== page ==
IW includes intelligence operations; command and control operations to disrupt enemy information flow; electronic warfare by seizing the electromagnetic initiative through electronic attack, protection and warfare support; targeting enemy computer systems and networks to damage and destroy critical machines and networks and the data stored on them; and, the physical destruction of enemy information infrastructure through the application of kinetic firepower. The Chinese call their pursuit of information warfare and other hi-tech means to counter the overwhelmingly superior conventional military capabilities of the Western Alliance “acupuncture warfare”. 
In another five to 10 years China will develop much greater depth and sophistication in its understanding and handling of IW techniques and information operations. With Indian society becoming dependent on automated data processing and vast computer networks, India will also become extremely vulnerable to such IW techniques. The fact that it can be practiced from virtually any place on the earth even during peacetime makes acupuncture or paralysis warfare even more diabolical. India can ill-afford to ignore this new challenge to its security. 
India should adopt an inter-ministerial, inter-departmental, inter-Services, multi-agency approach to dealing with emerging cyber warfare threats and must develop appropriate responses. No single agency in India is charged with ensuring cyber and IT security. A nodal agency must be created to spearhead India’s cyberwar efforts under a national cyber security advisor who should report directly to the NSA. The armed forces must be part of the overall national effort from the beginning so that emerging tactics, techniques and procedures can be incorporated into doctrine and training. India too needs a Cyber Command to lead efforts within the military to safeguard computer networks from hackers and cyber attacks.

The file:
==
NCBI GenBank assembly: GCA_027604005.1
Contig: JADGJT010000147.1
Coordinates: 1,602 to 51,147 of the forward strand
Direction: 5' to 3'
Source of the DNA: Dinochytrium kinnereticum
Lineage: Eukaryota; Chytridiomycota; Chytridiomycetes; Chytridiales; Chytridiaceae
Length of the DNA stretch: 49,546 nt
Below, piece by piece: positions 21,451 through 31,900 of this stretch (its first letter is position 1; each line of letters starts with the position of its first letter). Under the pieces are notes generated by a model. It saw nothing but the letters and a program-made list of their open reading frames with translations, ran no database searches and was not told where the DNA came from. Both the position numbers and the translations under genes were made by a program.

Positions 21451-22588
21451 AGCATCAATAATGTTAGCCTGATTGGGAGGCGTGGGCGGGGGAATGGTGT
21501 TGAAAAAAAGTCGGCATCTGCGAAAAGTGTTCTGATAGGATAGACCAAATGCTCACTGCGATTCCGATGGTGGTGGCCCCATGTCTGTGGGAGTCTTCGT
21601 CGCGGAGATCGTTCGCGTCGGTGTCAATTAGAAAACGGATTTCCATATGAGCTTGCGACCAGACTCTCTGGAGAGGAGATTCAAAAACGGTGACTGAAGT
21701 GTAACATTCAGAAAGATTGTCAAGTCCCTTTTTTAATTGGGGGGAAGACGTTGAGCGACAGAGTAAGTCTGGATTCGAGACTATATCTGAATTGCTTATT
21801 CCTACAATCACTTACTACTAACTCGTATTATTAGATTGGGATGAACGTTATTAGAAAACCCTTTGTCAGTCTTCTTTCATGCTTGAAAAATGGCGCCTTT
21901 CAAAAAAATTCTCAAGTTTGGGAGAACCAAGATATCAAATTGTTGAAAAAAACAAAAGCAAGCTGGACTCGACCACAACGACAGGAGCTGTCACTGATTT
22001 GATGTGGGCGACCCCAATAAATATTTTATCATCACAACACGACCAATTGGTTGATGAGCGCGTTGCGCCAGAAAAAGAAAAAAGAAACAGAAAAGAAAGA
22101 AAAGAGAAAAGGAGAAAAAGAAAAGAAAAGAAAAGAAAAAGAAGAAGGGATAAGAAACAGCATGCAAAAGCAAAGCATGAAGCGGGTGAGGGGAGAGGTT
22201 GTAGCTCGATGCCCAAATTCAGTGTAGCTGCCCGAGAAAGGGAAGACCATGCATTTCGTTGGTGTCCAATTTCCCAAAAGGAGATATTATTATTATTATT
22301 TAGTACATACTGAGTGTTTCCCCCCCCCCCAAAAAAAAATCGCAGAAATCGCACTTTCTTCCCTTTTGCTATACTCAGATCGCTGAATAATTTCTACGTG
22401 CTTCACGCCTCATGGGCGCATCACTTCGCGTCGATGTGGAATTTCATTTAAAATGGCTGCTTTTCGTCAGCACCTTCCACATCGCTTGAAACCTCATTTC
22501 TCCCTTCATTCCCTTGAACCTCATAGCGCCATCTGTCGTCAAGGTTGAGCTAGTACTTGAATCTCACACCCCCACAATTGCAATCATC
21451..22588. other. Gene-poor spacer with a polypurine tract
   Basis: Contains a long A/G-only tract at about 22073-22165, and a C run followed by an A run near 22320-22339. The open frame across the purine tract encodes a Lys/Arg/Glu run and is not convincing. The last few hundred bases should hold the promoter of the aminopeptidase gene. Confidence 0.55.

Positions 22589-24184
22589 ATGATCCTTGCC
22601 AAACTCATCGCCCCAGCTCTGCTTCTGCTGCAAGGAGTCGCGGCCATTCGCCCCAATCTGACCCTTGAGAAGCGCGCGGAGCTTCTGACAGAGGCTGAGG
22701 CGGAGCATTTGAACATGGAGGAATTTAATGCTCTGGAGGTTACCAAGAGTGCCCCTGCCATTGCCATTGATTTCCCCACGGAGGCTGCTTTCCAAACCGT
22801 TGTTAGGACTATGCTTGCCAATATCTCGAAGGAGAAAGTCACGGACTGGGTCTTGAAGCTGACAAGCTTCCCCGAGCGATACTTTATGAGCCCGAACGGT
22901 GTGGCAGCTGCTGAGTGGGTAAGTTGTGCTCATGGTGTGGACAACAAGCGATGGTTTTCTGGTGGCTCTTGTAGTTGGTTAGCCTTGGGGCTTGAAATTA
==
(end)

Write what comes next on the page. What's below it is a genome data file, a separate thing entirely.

The strategy must be defensive to guard India’s vulnerable assets, such as military command and control networks and civilian infrastructure dependent on the use of cyber space, as well as offensive to disrupt the adversary’s C4I2SR systems and develop leverages that can be exploited at the appropriate time. With some of the finest software brains in the world available to India, it should not prove to be an insurmountable challenge. 
This is too important a field to allow the traditional Indian approach – digging heads into the sand while waiting for the threat to go away – to hold sway and react only when the enemy has reached Panipat and is knocking on the gates of Delhi. In this case, the nothingness of cyberspace connects China’s laptops warriors directly with Delhi, Mumbai, Kolkata, Chennai, Bangalore and Hyderabad and other Indian cities, as also India’s strategic establishments. 
The writer is director, Centre for Land Warfare Studies, New Delhi